5 thoughts on “Wander Walking – a contentious issue

  1. Well said Wendy. it is possible to carry a device which will show your loved ones where you are just in case they are concerned about your where abouts. Like most things it cost money. Kind regards. warren

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  2. Reblogged this on Before I forget… and commented:
    This is something I had not thought about before, but wow this is so relevant and overlooked. This is an excellent new blog by someone newly diagnosed with Alzheimers and well worth a look at

    I remember when I lived at home when I was 16-19 I NEVER stayed in any night. I would walk and walk, streets I had not walked down, the beach (such as it was), anywhere. Okay it was to get away from my mother, but no matter I loved walking, and wandering. I love wandering, being alone allows me to think, and enjoy what’s around me. Who knows when I am no longer able to explain this then it will be classed as ‘Dementia Wandering’ without reason.

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  3. Excellent post. I have re-blogged it because I think it is such an important issue. There are always solutions to things, and then they become less of an issue to be dealt with by chemical mean.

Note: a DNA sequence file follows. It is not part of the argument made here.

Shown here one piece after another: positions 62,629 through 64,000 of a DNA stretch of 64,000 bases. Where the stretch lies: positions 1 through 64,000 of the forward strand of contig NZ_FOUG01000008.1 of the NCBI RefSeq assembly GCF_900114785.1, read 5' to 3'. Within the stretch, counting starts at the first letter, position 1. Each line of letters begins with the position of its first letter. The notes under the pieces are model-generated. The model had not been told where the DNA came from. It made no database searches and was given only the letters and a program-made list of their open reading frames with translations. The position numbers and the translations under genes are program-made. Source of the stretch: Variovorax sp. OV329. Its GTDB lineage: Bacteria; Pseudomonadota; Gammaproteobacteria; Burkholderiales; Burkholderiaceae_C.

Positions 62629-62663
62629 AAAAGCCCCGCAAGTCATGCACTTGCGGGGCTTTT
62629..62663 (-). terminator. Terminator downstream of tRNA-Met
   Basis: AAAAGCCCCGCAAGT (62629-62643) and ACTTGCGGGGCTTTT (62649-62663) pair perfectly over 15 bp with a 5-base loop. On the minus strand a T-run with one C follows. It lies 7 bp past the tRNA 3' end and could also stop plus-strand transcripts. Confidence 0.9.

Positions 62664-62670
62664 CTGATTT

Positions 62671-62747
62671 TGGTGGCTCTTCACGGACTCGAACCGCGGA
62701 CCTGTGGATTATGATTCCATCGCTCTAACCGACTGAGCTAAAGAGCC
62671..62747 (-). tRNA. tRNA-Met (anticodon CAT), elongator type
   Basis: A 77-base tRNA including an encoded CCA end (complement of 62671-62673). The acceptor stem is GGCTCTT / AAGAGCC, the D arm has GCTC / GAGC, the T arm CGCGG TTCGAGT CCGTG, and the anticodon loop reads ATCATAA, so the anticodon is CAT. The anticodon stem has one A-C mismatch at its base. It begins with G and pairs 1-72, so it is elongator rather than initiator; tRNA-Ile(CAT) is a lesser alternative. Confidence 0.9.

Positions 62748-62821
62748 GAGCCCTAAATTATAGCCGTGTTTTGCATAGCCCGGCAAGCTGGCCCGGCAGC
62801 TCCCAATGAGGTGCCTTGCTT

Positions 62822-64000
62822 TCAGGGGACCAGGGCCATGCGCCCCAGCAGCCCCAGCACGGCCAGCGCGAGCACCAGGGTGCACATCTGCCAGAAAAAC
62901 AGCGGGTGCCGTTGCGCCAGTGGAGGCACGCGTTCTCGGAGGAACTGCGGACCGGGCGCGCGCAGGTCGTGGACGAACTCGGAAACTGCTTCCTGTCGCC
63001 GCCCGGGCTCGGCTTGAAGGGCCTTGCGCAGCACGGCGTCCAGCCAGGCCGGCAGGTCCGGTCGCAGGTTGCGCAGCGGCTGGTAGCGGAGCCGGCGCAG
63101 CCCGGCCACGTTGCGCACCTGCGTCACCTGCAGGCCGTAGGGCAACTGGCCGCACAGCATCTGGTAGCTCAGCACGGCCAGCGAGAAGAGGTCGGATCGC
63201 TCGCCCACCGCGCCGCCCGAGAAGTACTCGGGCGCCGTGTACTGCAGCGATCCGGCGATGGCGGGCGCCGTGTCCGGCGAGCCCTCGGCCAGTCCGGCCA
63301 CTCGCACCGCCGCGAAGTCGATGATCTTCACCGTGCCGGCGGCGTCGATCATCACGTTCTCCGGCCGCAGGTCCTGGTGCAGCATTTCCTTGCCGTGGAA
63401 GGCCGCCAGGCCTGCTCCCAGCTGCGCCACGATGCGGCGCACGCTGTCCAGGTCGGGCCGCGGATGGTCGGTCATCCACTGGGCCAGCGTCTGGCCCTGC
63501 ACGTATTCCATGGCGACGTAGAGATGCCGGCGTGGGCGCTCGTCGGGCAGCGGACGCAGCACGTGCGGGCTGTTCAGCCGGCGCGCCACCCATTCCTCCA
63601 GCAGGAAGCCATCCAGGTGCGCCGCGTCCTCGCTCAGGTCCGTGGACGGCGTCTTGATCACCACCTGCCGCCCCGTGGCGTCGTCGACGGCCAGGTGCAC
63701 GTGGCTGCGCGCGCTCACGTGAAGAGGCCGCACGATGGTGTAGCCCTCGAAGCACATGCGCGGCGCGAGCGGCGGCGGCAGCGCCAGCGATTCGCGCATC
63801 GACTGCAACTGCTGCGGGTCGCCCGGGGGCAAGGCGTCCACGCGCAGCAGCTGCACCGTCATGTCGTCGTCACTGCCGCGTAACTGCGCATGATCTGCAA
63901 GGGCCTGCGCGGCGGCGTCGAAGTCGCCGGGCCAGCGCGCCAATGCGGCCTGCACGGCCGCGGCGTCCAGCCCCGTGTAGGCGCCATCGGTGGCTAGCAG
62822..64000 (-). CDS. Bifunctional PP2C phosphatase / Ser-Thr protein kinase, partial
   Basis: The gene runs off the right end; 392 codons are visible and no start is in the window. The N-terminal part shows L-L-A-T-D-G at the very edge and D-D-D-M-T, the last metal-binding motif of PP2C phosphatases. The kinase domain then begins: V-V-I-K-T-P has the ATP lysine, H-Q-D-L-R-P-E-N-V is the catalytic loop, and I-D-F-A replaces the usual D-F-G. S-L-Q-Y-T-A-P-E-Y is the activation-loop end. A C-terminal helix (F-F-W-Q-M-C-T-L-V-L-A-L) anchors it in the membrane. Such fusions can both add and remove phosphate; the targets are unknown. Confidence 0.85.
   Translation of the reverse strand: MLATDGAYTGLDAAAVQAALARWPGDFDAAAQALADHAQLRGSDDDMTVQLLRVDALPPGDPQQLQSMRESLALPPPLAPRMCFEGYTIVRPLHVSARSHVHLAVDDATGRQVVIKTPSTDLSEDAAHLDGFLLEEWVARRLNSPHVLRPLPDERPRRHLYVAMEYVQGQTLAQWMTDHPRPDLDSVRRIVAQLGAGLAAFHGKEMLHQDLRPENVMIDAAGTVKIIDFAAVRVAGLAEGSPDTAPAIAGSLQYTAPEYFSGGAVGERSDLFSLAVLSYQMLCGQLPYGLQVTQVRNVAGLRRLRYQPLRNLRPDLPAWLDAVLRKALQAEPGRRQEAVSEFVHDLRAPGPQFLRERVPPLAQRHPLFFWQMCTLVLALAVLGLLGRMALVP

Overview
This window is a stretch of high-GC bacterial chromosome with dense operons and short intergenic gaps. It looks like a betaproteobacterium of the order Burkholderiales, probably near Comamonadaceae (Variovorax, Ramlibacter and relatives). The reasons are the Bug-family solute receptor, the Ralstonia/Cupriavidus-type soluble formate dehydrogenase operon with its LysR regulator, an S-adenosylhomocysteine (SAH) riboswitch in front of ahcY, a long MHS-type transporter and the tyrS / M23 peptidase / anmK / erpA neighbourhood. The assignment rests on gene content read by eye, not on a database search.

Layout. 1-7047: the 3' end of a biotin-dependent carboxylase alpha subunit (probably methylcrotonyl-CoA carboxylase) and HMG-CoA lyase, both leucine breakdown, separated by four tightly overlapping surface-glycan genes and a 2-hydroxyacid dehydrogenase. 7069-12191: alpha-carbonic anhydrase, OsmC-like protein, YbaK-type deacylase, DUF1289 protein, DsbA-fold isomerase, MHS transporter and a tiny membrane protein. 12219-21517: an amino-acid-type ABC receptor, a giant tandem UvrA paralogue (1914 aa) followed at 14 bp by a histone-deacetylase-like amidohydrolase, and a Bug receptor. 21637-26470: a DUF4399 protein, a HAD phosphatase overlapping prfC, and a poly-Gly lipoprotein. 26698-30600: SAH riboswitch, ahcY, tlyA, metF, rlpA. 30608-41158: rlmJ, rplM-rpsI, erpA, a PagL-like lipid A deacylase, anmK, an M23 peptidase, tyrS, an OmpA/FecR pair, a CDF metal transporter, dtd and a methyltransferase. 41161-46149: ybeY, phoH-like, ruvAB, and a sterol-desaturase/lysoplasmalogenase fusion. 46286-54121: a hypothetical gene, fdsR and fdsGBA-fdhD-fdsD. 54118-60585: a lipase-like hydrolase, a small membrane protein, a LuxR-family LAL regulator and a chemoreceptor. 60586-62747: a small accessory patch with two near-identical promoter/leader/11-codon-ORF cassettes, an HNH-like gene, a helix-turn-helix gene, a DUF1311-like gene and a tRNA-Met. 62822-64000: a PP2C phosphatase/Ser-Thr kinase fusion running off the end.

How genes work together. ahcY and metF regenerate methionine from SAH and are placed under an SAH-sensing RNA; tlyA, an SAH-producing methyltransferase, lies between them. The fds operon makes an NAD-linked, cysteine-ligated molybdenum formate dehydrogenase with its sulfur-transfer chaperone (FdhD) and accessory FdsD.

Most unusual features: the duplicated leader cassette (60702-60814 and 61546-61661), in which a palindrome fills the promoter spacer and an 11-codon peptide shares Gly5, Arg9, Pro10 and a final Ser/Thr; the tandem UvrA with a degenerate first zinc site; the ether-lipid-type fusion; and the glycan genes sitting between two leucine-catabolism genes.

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  4. You shed light on a very important issue related to dementia – the experience of the person itself and the current practices in the caregivers’ community. I abhor the idea of using chemicals and restraints to prevent the PWD from walking, it seems insane! Lack of exercise will make a person lose themselves quicker. Accompanying a person on their walks on specific times during the day is one way for a caregiver and the PWD to spend time together. There are other ways of distracting a person who is at risk of wandering. The strategies will be unique to each individual family.

    There’s another aspect though. When my mom was wandering, she was cognitively functioning at a much lower level. She couldn’t read or write. I am guessing this meant her chances of getting lost might have been much higher than someone at a higher level of functioning, may be like yourself.

    The other aspect is of course, why do we want the person to stop walking? It’s because it’s inconvenient for us, the caregivers. This is the most troublesome aspect for me. I am guilty of many of these things, but now I realize, as I read blogs by people with dementia, that it’s not fair to the person. Unfortunately, my mom was sick long before the internet was such an integral part of our lives and I didn’t have the support of caregivers and she didn’t have the solace of knowing she wasn’t the only one.

    I am gonna tweet this post 🙂 And I hope you can continue walking for a long, long, long time. Be safe.